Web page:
...or so some observers believed in 2006! This was upon the news of the second laptop to include Blu-ray drives, this one from Dell. And why not? When Apple joined the Blu-ray Disc Association in 2005, they said they were committed to promoting the format. Seen anything to back that up since then? Anything?
I think Dell makes better computers than a lot of people think, and you certainly have them to thank for the idea of truly custom configurations and computer sales over the internet, both of which they practiced years before many others did. But their stuff is nothing next to Sony's. The VAIO line is pretty elegant, and introduced thin form factors, wide screens and 1920x1080 res back before the turn of the century.
Oh wait, Apple still doesn't support 1920x1080. In fact, the current fave res for PCs is 1980x1200, to allow player controls on a 1920x1080 movie. I love my MacBook Pro - I use it for 90% of my computing, 100% for the last few months, and I am of course typing on it now. But I've long ranted about how far behind the curve Apple's display technology is, and this is one of many examples of what I mean.
So back in MAY OF 2006, they introduced a laptop with these specs:
1920x1080Blu-ray reading AND WRITINGHDMI out, so you could play those Blu-ray disks out to your HDTVBuilt-in TV tuner4 GB RAM standardGeForce 7800 with 256 MB VRAMBuilt-in camera
At least the 17" MBP has those last 2 now.
The price of that Sony laptop 2 years ago was $3500, very much in keeping with the $2500 price of the MBP plus 2 more gigs of RAM when you add back in the 2 years of price decline for today's MBP...which 2 years later has no TV tuner, no HDMI, no Blu-ray reading or writing, and no 1920 res.
And then just about a year ago, Sony introduced a later VAIO that unambiguously smacks on the MBP, with a few tweaks from the previous year's model to bring the base price under $2000.
15 in. screen (check - second lightest in the game after the MBP)Santa Rosa Intel (check...wait, a YEAR ago?!?)No longer standard 1920x1080 res, but you can upgrade to that! I HATE that MBP's video options aren't upgradeableHDMI 1.3 a YEAR agoBlu-ray burner/readerUpgradeable to 400 GB storage with 2 internal 200 GB hard drives a YEAR ago
Did I mention that the base price was under $2000?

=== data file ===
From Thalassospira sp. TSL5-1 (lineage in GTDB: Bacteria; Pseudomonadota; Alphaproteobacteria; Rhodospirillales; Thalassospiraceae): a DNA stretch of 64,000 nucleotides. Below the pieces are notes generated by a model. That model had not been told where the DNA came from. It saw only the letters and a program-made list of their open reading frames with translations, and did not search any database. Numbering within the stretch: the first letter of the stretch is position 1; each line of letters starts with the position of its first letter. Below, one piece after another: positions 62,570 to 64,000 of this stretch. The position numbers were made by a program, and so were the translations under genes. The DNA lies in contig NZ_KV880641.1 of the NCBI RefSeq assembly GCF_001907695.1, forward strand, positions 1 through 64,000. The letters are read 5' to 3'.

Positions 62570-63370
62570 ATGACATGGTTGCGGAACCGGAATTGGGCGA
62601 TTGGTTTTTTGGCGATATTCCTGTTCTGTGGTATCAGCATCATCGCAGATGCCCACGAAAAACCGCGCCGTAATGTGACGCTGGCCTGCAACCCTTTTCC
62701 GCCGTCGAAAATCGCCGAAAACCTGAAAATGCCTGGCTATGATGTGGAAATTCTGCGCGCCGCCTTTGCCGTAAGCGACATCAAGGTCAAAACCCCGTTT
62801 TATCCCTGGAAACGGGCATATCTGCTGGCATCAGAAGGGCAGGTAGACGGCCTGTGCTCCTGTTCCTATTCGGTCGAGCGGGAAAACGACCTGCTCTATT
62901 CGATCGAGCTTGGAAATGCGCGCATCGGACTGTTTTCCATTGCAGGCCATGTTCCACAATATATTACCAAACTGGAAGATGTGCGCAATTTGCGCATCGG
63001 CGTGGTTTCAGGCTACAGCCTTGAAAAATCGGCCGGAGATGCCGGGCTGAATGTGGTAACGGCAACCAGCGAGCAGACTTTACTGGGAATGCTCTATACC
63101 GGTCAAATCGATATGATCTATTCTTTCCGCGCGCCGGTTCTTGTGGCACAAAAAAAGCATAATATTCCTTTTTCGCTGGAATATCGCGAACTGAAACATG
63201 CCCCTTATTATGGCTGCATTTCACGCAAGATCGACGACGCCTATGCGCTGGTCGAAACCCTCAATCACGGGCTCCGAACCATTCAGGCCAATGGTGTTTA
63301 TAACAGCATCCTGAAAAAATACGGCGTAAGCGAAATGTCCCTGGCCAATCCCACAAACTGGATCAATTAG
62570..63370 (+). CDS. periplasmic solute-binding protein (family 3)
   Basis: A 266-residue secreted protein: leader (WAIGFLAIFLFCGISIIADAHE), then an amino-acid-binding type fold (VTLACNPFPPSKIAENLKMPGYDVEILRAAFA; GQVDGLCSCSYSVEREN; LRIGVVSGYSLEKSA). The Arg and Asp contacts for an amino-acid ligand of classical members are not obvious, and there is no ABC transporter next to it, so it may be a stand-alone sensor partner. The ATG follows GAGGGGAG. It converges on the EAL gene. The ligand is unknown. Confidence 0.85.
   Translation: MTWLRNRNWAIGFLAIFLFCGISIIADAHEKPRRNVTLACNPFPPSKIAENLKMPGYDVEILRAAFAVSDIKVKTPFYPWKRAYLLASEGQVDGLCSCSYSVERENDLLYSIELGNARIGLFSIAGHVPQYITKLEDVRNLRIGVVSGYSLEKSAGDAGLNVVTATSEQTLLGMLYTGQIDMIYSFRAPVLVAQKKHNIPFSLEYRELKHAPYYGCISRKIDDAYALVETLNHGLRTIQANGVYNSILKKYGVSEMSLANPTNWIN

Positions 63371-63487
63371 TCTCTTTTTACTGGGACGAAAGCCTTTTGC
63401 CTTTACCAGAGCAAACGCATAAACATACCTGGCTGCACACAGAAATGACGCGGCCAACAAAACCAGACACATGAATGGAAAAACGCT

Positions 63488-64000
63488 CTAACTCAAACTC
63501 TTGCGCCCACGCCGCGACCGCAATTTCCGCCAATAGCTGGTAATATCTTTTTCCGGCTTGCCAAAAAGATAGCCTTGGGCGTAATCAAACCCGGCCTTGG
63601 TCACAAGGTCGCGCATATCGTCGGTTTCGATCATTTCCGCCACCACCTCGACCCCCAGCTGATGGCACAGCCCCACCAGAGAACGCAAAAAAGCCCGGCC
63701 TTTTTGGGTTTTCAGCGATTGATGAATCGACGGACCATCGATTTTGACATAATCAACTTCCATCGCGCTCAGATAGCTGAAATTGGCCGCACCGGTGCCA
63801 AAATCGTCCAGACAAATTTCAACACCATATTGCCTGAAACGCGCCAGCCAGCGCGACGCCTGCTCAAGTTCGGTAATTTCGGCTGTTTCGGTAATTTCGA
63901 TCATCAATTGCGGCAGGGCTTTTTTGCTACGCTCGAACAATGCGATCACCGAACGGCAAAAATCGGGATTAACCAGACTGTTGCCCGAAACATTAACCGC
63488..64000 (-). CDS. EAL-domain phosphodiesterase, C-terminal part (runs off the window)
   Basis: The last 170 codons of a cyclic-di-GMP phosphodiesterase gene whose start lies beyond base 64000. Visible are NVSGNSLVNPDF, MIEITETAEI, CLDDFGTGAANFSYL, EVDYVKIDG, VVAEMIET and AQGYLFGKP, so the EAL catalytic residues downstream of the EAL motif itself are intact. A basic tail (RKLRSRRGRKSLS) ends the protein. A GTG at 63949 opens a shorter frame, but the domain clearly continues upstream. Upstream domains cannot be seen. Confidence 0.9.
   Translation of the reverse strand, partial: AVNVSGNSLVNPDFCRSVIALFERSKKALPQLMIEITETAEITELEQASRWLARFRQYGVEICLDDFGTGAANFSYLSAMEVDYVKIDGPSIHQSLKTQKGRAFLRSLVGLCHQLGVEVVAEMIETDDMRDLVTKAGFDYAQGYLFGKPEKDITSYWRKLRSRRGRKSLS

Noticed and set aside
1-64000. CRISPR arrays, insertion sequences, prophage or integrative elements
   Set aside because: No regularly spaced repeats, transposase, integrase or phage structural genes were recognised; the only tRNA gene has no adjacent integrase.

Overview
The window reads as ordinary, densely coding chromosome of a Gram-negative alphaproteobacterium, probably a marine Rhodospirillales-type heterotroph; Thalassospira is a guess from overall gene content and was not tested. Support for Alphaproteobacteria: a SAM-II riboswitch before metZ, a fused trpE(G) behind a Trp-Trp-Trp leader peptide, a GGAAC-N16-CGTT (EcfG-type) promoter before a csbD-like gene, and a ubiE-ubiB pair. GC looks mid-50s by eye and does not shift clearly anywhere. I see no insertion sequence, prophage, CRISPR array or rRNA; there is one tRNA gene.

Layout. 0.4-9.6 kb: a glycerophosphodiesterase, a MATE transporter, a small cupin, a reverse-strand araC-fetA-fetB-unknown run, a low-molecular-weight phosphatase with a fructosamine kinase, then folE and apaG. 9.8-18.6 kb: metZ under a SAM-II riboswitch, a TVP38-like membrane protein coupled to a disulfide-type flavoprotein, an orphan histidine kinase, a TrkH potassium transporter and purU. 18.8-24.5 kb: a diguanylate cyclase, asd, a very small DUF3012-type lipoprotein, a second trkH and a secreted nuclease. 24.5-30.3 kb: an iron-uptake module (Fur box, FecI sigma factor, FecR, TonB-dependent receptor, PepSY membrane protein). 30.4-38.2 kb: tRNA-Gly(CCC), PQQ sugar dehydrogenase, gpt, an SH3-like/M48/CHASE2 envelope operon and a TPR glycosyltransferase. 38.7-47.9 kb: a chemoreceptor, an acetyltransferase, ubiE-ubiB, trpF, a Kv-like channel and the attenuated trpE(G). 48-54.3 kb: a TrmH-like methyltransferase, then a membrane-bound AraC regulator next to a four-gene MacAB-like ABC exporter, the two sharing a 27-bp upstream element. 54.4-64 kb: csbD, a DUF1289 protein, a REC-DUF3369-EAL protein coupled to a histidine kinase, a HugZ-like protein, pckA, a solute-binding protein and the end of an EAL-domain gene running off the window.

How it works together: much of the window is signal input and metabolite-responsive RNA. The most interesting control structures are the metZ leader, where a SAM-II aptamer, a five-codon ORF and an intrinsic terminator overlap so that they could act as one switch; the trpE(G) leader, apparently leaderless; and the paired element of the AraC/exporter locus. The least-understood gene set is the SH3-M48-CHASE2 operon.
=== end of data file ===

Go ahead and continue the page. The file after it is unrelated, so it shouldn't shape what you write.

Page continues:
Again, I love my MBP, and am using it now. I've never owned a VAIO. I'm just saying that Apple has a long way to go to catch up to the state of the art. Oh, and lest anybody suggest that Sony brought these models out because they had such a large stake in Blu-ray's success, I say, not so fast. The exact numbers are hard to pin down, but most of the sources I've found place Sony's stake in the format at somewhere around 20%. (Look it up - plenty of references.) The job of the laptop team is NOT to support the Blu-ray team (Japanese companies don't work that way). Their job is to sell laptops, and with this kind of price-performance, they're keeping themselves at the top of the PC game.Couple of other notes as I write this on Sunday March 2 aught 8, Acer has also announced Blu-ray enabled laptops in Q2, supporting 1080p in both 16 and 18 in configurations. (I have no idea what's up with those sizes.)And in a "you had to see this coming" announcement from the week before, Toshiba has confirmed that it isn't ruling out Blu-ray drives on its laptops. I'm not sure what "confirmed" means in the context of "maybe," but there you go. The "see this coming" part is because Toshiba still has the biggest laptop market share...and see above re: Sony. These guys couldn't care one flip about the outcome of the format war. They have numbers to meet, and they'll do what it takes.
Now, to see why this would be cool, check out the specs on T's HD DVD laptop last summer. HD DVD-r of course, and the usual suspects (802.11n, webcam, bluetooth, etc.) but check out the rest:Santa Rosa 2Ghz Core 2 DuoGeForce 8600 with 512 MB VRAM (!!!)included HD tunerfingerprint reader (a big deal for business computers, trust me)2 160 GB drives4 Harmon Kardon speakersEarly last summer, for $3199 stock. You might not care about some of these features, but the price-performance is once again, well ahead of the current generation of MBPs, and maybe the next.
The fact is that I DO own a Toshiba laptop from my PC days. After 4 years, I still love it, a true entertainment powerhouse -- cable tuner, built-in (and very good) DVR with one-click burning to DVD (from 4 years ago, so SD of course), and the best sound I've ever heard on a laptop...with only 2 Harmon Kardon speakers. You know they sound great since HK was the first, and still the best, mfr of matched external speakers for the Mac.
My point isn't to pee on my own MBP...ewwww....a computer that I truly adore. Just an addition to Walter's admonition to Apple, to shake a leg and add the features that have existed on PCs for years.Final notes from our peeps at Wired:Later this month (3/08), Dell will ship a sub-$1000 Blu-ray enabled laptop. Wouldn't it be a kick to see this introduced in the MacBook, or even iMac, before the MBP? It's happened before. And btw, if it would work with the Pro Apps, I'd use a 13" MacBook in a heartbeat. Still the biggest bang for the buck in the Mac universe, and a great form factor.
The bulk of the article focuses on what an energy pig the Blu-ray drives are for laptops. The big thing is that Blu-rays decode is currently processor-intensive, but efforts are underway to move that to the GPU. I suspect that this is how Dell is pulling off the sub-$1000 price: a less expensive CPU, and as is ALWAYS the case (grrrr), a less expensive, higher-performing GPU than the MBP has.
So, to invoke the Prophet Biscardi again, Hello Apple! What about it?